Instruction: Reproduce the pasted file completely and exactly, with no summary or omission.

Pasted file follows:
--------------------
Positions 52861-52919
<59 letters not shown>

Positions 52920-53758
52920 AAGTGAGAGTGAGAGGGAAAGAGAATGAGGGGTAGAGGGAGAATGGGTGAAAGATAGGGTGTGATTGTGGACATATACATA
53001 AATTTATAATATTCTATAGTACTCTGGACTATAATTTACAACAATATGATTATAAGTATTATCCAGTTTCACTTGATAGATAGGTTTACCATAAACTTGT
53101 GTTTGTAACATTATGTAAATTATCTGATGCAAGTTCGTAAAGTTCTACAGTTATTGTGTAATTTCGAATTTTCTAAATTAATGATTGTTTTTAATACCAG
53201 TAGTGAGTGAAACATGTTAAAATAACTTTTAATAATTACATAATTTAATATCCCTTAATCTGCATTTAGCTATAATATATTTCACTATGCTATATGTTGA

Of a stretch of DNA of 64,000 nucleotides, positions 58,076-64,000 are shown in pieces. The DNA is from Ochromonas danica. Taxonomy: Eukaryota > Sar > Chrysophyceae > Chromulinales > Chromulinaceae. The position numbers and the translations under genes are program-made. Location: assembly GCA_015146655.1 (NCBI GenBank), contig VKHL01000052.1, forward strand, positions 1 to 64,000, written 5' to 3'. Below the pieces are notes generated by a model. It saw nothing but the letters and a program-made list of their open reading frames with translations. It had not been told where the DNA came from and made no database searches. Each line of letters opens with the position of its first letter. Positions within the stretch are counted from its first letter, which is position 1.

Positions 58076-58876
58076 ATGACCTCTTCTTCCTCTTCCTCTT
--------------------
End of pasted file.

Positions 52861-52919
<59 letters not shown>

Positions 52920-53758
52920 AAGTGAGAGTGAGAGGGAAAGAGAATGAGGGGTAGAGGGAGAATGGGTGAAAGATAGGGTGTGATTGTGGACATATACATA
53001 AATTTATAATATTCTATAGTACTCTGGACTATAATTTACAACAATATGATTATAAGTATTATCCAGTTTCACTTGATAGATAGGTTTACCATAAACTTGT
53101 GTTTGTAACATTATGTAAATTATCTGATGCAAGTTCGTAAAGTTCTACAGTTATTGTGTAATTTCGAATTTTCTAAATTAATGATTGTTTTTAATACCAG
53201 TAGTGAGTGAAACATGTTAAAATAACTTTTAATAATTACATAATTTAATATCCCTTAATCTGCATTTAGCTATAATATATTTCACTATGCTATATGTTGA

Of a stretch of DNA of 64,000 nucleotides, positions 58,076-64,000 are shown in pieces. The DNA is from Ochromonas danica. Taxonomy: Eukaryota > Sar > Chrysophyceae > Chromulinales > Chromulinaceae. The position numbers and the translations under genes are program-made. Location: assembly GCA_015146655.1 (NCBI GenBank), contig VKHL01000052.1, forward strand, positions 1 to 64,000, written 5' to 3'. Below the pieces are notes generated by a model. It saw nothing but the letters and a program-made list of their open reading frames with translations. It had not been told where the DNA came from and made no database searches. Each line of letters opens with the position of its first letter. Positions within the stretch are counted from its first letter, which is position 1.

Positions 58076-58876
58076 ATGACCTCTTCTTCCTCTTCCTCTT